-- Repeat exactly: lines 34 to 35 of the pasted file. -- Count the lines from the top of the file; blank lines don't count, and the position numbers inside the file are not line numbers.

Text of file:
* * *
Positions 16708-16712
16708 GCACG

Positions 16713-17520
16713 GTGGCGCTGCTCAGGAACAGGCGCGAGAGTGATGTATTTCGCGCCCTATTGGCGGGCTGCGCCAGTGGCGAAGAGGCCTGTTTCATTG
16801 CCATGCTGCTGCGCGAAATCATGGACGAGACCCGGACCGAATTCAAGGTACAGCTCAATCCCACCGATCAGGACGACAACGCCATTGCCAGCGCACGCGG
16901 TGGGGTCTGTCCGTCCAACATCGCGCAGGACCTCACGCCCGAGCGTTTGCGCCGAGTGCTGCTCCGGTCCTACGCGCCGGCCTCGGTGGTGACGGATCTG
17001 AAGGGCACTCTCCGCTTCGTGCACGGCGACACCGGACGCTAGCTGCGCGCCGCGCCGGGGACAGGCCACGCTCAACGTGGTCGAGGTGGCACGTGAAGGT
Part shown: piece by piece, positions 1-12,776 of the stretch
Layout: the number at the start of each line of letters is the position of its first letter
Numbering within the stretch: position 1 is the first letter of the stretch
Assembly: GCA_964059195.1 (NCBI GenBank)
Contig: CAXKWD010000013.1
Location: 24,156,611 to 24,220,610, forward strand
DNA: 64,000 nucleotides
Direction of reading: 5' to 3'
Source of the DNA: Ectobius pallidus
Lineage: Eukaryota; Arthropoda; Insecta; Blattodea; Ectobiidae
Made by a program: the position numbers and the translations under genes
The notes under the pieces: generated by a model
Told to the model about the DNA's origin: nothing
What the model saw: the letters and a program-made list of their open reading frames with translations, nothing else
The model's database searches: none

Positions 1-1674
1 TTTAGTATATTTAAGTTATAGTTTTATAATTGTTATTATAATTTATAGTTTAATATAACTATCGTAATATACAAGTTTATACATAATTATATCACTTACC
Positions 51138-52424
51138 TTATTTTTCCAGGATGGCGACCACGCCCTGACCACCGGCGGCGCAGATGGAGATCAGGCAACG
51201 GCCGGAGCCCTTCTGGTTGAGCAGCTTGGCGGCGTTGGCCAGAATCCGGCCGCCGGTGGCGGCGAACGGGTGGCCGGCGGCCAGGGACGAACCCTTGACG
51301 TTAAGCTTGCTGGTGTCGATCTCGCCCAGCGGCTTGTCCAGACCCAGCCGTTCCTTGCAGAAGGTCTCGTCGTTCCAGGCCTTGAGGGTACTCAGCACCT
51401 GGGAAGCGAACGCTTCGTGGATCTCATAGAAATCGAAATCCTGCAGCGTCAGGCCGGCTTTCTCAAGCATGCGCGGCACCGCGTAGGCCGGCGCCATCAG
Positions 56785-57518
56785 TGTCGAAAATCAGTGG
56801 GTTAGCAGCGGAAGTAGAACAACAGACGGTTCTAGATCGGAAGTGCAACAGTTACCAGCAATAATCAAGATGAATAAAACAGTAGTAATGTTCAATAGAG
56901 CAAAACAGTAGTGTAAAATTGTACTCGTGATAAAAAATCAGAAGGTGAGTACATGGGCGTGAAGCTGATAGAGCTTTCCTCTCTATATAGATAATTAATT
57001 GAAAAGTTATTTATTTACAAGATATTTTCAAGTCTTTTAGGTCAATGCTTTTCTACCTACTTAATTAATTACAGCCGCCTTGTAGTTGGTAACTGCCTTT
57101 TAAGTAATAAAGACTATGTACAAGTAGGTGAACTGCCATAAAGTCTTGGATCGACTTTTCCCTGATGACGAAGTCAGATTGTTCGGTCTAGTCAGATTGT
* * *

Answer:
57001 GAAAAGTTATTTATTTACAAGATATTTTCAAGTCTTTTAGGTCAATGCTTTTCTACCTACTTAATTAATTACAGCCGCCTTGTAGTTGGTAACTGCCTTT
57101 TAAGTAATAAAGACTATGTACAAGTAGGTGAACTGCCATAAAGTCTTGGATCGACTTTTCCCTGATGACGAAGTCAGATTGTTCGGTCTAGTCAGATTGT